Antibiotics are used for the treatment of bacterial infections. However, the overuse and misuse of antibiotics has led to antibiotic resistance, a phenomenon that reduces or eliminates the effectiveness of antibiotics. A report by 'Review on Antimicrobial Resistance committee' appointed by the British government suggests that drug-resistant microbes could kill 10 million people a year worldwide by 2050. Therefore, the experts recommend the global pharmaceutical industry to set up a $2.0 billion (1.8-billion euro) global innovation fund to help kickstart research into developing more resistant antibiotics.
The review's author, economist Jim O'Neill, said, "We need to kickstart drug development to make sure the world has the drugs it needs. Antimicrobial resistance could cost $100 trillion in lost economic output. If it gets really bad, somebody is going to come gunning for these guys just how people came gunning for finance during the 2008 global financial crisis. A fund with $2.0 billion over five years would give a vital boost to research and development by universities and small biotech companies."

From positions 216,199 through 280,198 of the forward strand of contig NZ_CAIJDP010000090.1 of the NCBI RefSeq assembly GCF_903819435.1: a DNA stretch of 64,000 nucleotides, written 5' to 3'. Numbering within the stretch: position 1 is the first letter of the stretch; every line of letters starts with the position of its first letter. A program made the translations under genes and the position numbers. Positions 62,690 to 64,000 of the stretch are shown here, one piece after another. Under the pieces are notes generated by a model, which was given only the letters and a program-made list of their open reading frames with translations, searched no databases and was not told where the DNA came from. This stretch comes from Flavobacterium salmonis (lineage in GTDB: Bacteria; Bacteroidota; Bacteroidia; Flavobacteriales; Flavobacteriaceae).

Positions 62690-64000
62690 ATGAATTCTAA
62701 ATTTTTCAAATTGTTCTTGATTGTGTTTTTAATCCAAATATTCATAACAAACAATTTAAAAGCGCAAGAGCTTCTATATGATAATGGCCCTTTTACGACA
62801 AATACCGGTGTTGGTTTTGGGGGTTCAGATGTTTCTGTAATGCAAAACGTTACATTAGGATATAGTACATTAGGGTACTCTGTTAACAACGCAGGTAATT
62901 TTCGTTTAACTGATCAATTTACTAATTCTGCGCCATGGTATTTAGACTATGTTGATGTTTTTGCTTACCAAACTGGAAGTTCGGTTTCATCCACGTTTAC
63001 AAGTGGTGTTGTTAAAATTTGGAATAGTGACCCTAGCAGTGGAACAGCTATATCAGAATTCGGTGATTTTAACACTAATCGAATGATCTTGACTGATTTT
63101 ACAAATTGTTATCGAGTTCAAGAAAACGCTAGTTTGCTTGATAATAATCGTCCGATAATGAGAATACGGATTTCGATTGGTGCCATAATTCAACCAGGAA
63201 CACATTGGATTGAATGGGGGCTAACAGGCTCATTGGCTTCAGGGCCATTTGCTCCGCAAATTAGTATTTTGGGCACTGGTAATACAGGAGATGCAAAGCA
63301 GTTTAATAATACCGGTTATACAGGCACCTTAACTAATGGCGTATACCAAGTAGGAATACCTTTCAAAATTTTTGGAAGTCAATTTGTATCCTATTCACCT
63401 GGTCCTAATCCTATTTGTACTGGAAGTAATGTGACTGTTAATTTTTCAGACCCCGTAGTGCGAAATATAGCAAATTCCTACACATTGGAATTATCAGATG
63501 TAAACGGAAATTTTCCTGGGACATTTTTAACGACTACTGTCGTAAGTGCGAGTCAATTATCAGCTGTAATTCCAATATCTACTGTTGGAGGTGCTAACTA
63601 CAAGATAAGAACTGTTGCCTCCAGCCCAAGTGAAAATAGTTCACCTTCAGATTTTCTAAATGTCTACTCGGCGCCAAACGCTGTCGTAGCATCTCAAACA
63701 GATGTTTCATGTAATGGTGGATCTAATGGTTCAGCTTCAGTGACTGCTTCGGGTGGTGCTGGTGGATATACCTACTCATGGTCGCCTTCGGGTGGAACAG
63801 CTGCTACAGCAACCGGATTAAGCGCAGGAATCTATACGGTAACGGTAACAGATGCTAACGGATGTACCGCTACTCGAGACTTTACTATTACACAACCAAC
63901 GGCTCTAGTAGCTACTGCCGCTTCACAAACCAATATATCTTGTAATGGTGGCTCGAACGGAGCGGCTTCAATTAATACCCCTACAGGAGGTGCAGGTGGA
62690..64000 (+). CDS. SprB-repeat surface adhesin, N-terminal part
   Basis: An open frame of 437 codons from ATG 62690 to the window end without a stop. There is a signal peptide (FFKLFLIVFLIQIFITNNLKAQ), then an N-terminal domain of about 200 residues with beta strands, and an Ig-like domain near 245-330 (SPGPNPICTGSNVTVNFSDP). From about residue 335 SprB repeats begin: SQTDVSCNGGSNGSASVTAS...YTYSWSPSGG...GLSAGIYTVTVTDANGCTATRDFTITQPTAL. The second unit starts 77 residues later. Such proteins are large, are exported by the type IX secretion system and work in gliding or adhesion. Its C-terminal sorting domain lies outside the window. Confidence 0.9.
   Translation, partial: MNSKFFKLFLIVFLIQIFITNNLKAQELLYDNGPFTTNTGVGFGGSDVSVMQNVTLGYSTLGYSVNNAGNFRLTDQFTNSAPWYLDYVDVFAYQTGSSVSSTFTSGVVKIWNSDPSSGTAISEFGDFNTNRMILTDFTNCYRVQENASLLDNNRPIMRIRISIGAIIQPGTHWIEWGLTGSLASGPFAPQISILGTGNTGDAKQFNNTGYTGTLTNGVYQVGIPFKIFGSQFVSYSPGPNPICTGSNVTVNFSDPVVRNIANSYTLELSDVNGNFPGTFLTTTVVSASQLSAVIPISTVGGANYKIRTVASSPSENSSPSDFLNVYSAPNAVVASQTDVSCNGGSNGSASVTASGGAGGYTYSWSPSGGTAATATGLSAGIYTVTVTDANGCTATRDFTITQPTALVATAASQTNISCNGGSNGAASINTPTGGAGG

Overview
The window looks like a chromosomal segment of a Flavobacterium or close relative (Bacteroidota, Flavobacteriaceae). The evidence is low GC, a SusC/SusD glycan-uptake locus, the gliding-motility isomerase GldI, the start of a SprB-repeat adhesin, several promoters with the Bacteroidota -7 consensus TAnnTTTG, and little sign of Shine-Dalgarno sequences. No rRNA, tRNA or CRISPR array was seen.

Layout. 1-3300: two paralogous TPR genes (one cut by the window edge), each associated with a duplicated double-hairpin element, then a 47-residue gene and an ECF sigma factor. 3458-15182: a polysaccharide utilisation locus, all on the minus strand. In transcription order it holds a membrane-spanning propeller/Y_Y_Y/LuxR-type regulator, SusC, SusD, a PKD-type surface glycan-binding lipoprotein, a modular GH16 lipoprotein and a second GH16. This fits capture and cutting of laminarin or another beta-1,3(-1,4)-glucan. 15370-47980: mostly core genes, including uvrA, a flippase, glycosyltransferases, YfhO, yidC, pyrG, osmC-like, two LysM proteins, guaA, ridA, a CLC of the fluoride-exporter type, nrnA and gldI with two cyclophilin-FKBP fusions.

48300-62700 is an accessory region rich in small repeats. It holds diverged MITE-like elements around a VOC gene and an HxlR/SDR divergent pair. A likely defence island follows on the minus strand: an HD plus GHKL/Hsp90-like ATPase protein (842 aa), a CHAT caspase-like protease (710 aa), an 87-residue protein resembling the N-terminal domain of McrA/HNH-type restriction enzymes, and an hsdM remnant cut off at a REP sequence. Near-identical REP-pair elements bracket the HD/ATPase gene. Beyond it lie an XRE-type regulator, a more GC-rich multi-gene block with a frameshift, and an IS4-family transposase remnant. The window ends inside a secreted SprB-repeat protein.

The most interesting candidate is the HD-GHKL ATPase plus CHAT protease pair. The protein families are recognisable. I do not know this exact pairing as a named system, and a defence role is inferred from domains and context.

The report said that one potential direction was the development of 'resistance breakers' which could boost the effectiveness of existing antibiotics without the additional cost of developing new ones. With $2.0 billion over five years, the fund could prioritize payment to universities and small biotech companies and break the link between profitability of the drug and volume of sales. The report said, "Too many good ideas are not being pursued for lack of funding."
The World Health Organization has also warned that the world was doing far too little to combat the misuse of antibiotics, which is fueling drug resistance and allowing treatable diseases to become killers. In the first ever analysis of how countries are responding to the problem of antimicrobial resistance, the UN health agency revealed 'major gaps' in all six regions of the world. Keiji Fukuda, WHO's assistant director general for health security, said, "This is the single greatest challenge in infectious diseases today."